Maybe I should try and find some time to sit down with Rhiannon and work out a new game to wow the under 8s! It's been a very long time since I last wrote a game (BBC Model B, 6502 Assembler and Beeb Basic!) and it's pretty amazing to see how the tools and technology has evolved in the intervening lifetime.

Of course, I'll still need some artistic talent but give me time with Expression and I'm sure that'll come ;)



Is that a ringing in my ears?

clock September 2, 2006 06:47 by author OffBeatMammal

No... apparently it's just the new Vista start-up sound... which you can't turn off!

I'm hoping that if the heated discussions over at the Scobleizer blog is anything to go by the Vista build team will pay some attention and make it optional. I for one don't want to have to listen to a creation by Robert Fripp every time I reboot my Vista machine.

I like to turn off all the sounds on my machine - I use it to listen to music so I don't want "ding dong" all the time, and I often start it up late at night or in meetings where I might not want to annoy those around me. My Vaio has an option to turn off the hardware startup sounds which I'm  really glad about.

My Media Centre has all the system sounds turned off (first time it did an automatic upgrade and reboot at 2am before I'd stopped the sounds we had the dog howling at the machine!) because - like the laptop - I want to choose what I listen to.

The arguments for this fixed startup noise are that Macs do it (yet, but it's a single tone, it's not played at full volume and it provides information on system health - which is actually useful), The xbox does it (but I'm not going to take that into a meeting or bedroom) and Sony and Toshiba computers do it (but on my Vaio it's a BIOS option).

The reasons given behind wanting this are to help with the "spiritual journey" (yeah, right. I'm still trying to work out what Steve Ball and the folks from the Audio Video Excellence team mean by that) and a branding exercise (ah, I can agree with that). Sadly I think the spiritual journey I'll go on every time I reboot in order to install a patch or security update (I'll wait on Vistas arrival to decide if it's going to be less dumb than WinXP or OSX and force me to reboot on a fairly regular basis to install service packs).

It's bad enough for me at home, but I hate to think how it'll fare in classrooms, lecture theatres, courtrooms, cube farms and boardrooms. I just hope that at the very least it's 'fixable' with a registry tweak, but better yet a control panel option. If only so Microsoft can claim kudos for having listened to it's customers!

Silence is Golden!



Is that a ringing in my ears?

clock September 2, 2006 06:47 by author offbeatmammal

No... apparently it's just the new Vista start-up sound... which you can't turn off!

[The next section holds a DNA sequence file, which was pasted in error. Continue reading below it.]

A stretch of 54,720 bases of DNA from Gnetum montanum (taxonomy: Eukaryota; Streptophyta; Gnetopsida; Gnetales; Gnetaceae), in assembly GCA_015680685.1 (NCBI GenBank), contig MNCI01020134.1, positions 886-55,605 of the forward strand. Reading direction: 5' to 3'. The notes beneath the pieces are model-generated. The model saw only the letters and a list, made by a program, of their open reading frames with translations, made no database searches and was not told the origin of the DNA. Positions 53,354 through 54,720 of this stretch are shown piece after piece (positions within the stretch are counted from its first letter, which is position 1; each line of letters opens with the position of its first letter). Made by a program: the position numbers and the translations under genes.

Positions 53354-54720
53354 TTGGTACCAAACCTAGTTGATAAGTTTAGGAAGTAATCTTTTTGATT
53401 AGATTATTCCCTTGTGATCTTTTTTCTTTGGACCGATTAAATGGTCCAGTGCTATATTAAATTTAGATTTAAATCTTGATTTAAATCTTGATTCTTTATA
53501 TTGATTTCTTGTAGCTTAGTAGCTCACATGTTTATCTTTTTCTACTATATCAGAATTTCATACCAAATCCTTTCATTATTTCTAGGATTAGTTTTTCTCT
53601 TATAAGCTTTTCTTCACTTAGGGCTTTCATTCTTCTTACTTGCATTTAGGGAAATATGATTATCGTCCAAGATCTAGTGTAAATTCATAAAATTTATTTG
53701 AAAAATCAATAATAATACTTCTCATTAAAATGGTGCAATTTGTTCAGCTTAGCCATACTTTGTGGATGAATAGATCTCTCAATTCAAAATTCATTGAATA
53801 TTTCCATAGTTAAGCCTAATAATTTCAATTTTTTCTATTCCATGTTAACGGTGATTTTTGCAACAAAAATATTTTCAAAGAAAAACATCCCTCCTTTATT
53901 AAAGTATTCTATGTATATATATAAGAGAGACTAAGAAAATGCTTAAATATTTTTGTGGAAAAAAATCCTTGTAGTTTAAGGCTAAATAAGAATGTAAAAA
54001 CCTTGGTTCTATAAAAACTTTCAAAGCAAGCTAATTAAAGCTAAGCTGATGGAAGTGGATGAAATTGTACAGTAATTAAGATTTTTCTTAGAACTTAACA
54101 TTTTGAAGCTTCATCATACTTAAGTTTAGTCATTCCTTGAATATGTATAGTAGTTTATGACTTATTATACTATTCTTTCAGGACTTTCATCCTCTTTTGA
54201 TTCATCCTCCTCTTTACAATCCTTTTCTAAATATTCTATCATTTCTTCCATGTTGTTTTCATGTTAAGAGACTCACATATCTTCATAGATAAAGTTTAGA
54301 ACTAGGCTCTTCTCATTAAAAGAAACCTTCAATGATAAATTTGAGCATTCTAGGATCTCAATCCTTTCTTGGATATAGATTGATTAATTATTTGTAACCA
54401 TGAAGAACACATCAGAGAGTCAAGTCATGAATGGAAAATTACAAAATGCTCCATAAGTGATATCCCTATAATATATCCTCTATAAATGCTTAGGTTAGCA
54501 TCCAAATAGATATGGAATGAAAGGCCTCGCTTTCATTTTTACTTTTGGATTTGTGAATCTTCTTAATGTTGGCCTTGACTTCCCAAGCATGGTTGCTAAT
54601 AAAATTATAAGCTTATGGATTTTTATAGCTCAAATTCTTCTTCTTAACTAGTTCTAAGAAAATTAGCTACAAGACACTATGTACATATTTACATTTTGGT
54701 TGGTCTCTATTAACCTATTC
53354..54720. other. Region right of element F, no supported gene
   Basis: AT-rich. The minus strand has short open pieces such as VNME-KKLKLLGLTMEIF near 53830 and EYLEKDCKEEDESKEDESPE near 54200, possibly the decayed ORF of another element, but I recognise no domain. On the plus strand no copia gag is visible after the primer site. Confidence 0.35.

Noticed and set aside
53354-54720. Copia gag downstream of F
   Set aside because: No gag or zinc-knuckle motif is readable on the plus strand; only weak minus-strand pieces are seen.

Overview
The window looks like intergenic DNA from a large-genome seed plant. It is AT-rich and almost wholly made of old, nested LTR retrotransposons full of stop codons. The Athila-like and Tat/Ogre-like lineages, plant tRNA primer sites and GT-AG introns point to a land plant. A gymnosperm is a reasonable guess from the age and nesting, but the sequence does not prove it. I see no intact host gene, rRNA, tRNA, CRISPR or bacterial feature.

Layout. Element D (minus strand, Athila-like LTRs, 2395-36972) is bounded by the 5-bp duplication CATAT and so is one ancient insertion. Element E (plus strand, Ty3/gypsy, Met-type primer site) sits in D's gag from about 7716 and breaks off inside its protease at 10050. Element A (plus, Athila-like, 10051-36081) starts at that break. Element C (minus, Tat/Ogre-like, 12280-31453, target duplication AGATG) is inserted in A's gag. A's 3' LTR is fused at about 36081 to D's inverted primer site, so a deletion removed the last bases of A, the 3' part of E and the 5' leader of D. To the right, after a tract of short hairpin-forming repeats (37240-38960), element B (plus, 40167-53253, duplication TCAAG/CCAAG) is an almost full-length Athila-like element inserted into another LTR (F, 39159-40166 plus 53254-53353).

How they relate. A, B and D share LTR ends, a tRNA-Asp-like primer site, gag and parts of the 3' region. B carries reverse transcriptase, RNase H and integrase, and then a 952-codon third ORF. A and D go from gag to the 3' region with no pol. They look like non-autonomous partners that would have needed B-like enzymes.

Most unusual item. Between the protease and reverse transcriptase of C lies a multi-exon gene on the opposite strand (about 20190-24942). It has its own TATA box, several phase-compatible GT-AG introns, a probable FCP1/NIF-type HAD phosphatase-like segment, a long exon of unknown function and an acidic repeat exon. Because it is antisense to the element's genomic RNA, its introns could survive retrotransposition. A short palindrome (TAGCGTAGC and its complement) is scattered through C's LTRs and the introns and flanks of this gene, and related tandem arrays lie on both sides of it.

I'm hoping that if the heated discussions over at the Scobleizer blog is anything to go by the Vista build team will pay some attention and make it optional. I for one don't want to have to listen to a creation by Robert Fripp every time I reboot my Vista machine.

I like to turn off all the sounds on my machine - I use it to listen to music so I don't want "ding dong" all the time, and I often start it up late at night or in meetings where I might not want to annoy those around me. My Vaio has an option to turn off the hardware startup sounds which I'm  really glad about.

My Media Centre has all the system sounds turned off (first time it did an automatic upgrade and reboot at 2am before I'd stopped the sounds we had the dog howling at the machine!) because - like the laptop - I want to choose what I listen to.

The arguments for this fixed startup noise are that Macs do it (yet, but it's a single tone, it's not played at full volume and it provides information on system health - which is actually useful), The xbox does it (but I'm not going to take that into a meeting or bedroom) and Sony and Toshiba computers do it (but on my Vaio it's a BIOS option).

The reasons given behind wanting this are to help with the "spiritual journey" (yeah, right. I'm still trying to work out what Steve Ball and the folks from the Audio Video Excellence team mean by that) and a branding exercise (ah, I can agree with that). Sadly I think the spiritual journey I'll go on every time I reboot in order to install a patch or security update (I'll wait on Vistas arrival to decide if it's going to be less dumb than WinXP or OSX and force me to reboot on a fairly regular basis to install service packs).

It's bad enough for me at home, but I hate to think how it'll fare in classrooms, lecture theatres, courtrooms, cube farms and boardrooms. I just hope that at the very least it's 'fixable' with a registry tweak, but better yet a control panel option. If only so Microsoft can claim kudos for having listened to it's customers!

Silence is Golden!